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    New Mexico’s State Investment Council is pledging $100 million to a tech-focused nonprofit, the council’s biggest commitment on record to a single venture fund. The council gave unanimous approval of the investment Tuesday into America’s Frontier Fund, the Albuquerque Journal reported. America’s Frontier Fund, or AFF, bills itself as the first investment platform committed to boosting technological innovation in the U.S. The money will come from New Mexico’s Severance Tax Permanent Fund toward venture firms that support local startups. The firm's CEO, Gilman Louie, says they will build a “venture studio” in Albuquerque and satellite studios around the state. They would offer support to major research institutions and new start-ups.

      Facial recognition technology is mostly associated with uses such as surveillance and the authentication of human faces, but a group of scientists believe they’ve found a new use for it: saving seals. A research team at Colgate University has developed SealNet, a database of seal faces created by taking pictures of dozens of harbor seals in Maine’s Casco Bay. The team found its accuracy at identifying the marine mammals is close to 100%, which is no small accomplishment in an ecosystem home to thousands of seals. The researchers are working on expanding their database to make it available to other scientists.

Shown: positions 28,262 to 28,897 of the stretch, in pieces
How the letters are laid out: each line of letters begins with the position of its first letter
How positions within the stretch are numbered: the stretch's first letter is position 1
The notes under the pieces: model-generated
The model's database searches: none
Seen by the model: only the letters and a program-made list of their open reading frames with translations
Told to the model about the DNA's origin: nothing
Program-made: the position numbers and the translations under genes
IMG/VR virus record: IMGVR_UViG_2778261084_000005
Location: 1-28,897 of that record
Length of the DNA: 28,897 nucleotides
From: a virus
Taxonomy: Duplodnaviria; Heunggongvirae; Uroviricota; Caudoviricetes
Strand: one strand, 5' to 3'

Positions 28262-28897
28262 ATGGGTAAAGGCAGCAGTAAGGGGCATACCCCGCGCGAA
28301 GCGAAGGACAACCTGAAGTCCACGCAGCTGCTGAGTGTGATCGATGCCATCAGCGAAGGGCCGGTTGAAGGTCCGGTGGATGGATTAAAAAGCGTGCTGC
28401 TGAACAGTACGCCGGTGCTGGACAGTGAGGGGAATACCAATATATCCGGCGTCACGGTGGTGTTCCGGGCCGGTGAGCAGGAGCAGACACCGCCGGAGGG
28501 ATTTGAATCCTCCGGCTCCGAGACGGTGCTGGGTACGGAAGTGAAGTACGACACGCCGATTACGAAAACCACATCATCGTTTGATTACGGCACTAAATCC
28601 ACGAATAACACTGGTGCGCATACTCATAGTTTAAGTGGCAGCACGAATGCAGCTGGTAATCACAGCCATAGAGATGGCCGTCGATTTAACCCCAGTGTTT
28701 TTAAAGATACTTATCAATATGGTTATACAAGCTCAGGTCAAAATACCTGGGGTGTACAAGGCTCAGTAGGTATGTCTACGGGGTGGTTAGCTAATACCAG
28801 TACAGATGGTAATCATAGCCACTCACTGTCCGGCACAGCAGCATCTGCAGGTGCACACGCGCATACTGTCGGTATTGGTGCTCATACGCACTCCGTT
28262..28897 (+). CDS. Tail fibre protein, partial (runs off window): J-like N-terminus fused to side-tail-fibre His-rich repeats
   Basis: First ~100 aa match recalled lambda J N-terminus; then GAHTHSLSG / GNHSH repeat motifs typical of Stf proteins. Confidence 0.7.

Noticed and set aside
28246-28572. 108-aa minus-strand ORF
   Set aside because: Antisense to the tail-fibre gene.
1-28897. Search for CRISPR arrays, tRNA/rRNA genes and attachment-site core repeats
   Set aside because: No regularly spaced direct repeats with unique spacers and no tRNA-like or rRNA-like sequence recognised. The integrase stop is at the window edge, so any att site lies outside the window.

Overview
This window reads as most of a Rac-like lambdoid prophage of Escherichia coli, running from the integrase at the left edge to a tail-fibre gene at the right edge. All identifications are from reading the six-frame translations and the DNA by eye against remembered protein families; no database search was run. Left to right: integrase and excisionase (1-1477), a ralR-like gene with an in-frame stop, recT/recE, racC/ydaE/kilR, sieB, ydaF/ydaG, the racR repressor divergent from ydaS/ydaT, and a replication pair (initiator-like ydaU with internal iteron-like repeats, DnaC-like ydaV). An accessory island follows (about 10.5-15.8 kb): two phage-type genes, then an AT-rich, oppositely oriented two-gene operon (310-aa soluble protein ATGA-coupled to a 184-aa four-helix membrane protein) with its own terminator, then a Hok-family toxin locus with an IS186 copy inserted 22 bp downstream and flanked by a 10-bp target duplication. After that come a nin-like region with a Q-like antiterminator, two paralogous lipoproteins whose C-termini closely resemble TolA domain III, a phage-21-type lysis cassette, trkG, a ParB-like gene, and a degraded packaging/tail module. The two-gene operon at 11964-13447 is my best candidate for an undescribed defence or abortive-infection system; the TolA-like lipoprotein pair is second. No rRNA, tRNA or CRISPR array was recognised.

U.S. health regulators have approved the first gene therapy for hemophilia, a blood-clotting disorder with few treatment options. The maker of the one-time treatment said the drug will cost $3.5 million, making it one of the most expensive drugs ever launched. The Food and Drug Administration approved the drug Tuesday for people with hemophilia B, the less common form of the disease. Other companies are working on similar gene therapies for hemophilia A, which accounts for most cases. Hemophilia almost always strikes males and can cause dangerous, extended bleeding without treatment. Patients lack a gene needed to help the blood clot.

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